Laryngomalacia 160f
Laryngopharynx 3
Laryngospasm 121, 135, 136
Larynx 2, 119
anatomy of 4f, 5f
bronchoscopic view of 5f
evaluation of 159
Laser photocoagulation 182
Leak test 19, 143
Legionella 75
pneumophila 54, 76
Leiomyoma, endobronchial 163f
Leukemia 111
Lidocaine 64, 154
Light source 15, 16f, 18
Light transmission cord 15
Lignocaine 119
gel 119
jelly 69f
solution 64
Liquid chemical germicide 145b
Liver
disease 51
function tests 105
Lobar atelectasis 98
Lobar emphysema, congenital 162
Lorazepam 62
Lower lobe
basal segments
of left 12f
of right 10f
Lumen of trachea, severely compromised 180f
Lung
abscess 104
carcinoma 173
compliance 26
diffusing capacity of 115
disease 77
diffuse 36
drug induced 77
infiltrates
febrile neutropenic patients with 57b
in immunocompromised host 73
injury, inhalational 112
insufflation, method of 99
mechanics 25
parenchyma 112
pulse sign 96
segments 72
squamous cell carcinoma of 169f
ultrasound 97f
Lymph node 162
enlargement, subcarinal 173f, 176f
Lymphangitis carcinomatosis 73
Lymphocytosis 77
Lymphoma 73, 176f
Lysinuric protein intolerance 111
M
Macrophages 78
Massive hemoptysis 42, 81f
source of 103
Mechanical ventilation 82f, 83f, 161f
Mediastinal emphysema 130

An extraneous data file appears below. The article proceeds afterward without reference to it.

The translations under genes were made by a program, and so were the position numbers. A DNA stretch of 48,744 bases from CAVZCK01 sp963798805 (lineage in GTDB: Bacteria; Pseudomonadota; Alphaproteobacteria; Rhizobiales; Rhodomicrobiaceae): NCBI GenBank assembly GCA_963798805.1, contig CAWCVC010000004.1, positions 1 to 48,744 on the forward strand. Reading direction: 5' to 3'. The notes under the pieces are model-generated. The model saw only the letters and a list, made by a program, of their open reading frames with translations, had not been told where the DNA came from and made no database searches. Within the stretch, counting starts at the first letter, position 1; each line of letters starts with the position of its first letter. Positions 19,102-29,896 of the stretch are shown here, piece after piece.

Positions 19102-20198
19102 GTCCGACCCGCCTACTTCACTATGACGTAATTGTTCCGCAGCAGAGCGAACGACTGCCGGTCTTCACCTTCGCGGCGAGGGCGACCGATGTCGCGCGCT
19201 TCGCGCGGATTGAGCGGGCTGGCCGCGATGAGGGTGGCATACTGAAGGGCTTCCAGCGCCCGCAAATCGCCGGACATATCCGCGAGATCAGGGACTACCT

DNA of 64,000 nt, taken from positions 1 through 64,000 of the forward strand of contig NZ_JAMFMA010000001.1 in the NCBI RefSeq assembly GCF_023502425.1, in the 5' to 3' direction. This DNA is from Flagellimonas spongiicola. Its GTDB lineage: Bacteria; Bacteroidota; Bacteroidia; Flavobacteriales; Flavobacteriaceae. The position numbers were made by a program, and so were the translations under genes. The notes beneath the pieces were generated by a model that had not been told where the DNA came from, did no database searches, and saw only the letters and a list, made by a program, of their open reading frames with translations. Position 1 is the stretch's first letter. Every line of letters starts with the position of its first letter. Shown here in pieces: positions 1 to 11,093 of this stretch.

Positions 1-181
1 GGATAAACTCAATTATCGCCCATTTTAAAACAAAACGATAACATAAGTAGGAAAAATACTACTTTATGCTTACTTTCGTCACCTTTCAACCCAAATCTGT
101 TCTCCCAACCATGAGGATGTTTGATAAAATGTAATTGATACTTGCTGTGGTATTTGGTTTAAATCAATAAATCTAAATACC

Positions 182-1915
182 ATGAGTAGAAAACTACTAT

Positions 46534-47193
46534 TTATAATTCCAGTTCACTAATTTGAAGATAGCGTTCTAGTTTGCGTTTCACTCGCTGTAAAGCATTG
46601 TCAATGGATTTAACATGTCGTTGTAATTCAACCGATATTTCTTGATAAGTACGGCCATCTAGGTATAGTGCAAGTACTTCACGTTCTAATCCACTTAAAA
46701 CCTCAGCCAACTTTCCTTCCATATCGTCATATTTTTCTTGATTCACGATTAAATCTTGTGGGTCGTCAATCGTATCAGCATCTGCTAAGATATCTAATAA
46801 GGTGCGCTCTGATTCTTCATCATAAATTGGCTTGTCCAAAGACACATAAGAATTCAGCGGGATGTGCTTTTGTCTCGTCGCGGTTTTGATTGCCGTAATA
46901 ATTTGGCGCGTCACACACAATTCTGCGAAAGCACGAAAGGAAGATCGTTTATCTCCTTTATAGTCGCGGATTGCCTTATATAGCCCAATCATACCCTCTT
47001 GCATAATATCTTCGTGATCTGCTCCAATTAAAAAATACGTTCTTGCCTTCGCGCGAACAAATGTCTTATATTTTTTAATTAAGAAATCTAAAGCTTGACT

Mediastinal lymph node 172f
Mediastinal mass 162
Membranous trachealis muscle 164f
Mercedes-Benz cuts 126
Metallic stent, self-expandable 127, 133f
Metastatic lymph node enlargement 181f
Micronodular opacities 36
Midazolam 62, 63
use of 62
Minocycline 77
Mitral stenosis 43f, 104
Molecular tests 57
Montgomery T-tube 128, 128f
Moraxella 138
Mouth 119
bronchoscopic anatomical boundary of 2f
Mucoid secretions 167f, 176f
Mucolytic agents 97
Mucopurulent secretions 168f, 171f
Mucosal bleeding 169f
diffuse 169f
Mucosal injury 169f
Mucosal necrosis 128
Mucosal overgrowth 180f
Mucus extractor 68f
Mucus gland pits 171f
Mucus plugs 48, 111
removal of 99
Muscle relaxation 153
Mycobacteria 73, 75
Mycobacterium
avium-intracellulare 54
tuberculosis 35, 54, 56, 76
Mycoplasma 75
pneumoniae 76
Myocardial dysfunction 135
Myocardial infarction 48, 50
Myocardial ischemia 92
N
N-acetylcysteine 110
Naloxone 63
Narcotics, synthetic 151
Nasal cavity, lateral wall of 2f
Nasal intermittent mandatory ventilation 48, 49
Nasal intubation 120
Nasal mucosa 119
Nasopharyngeal mass 159f
Nasopharynx 3, 119, 138
anatomy of 3f
Neodymium-doped yttrium aluminum garnet, use of 108
Neoplasm 104
Neurotrauma 82f
Neutrophilia 77
N-galactomannan test 35
Nitrofurantoin 77
Nocardia 54, 76
Nodular growth 174f
Noninvasive ventilation 49, 88, 91f, 92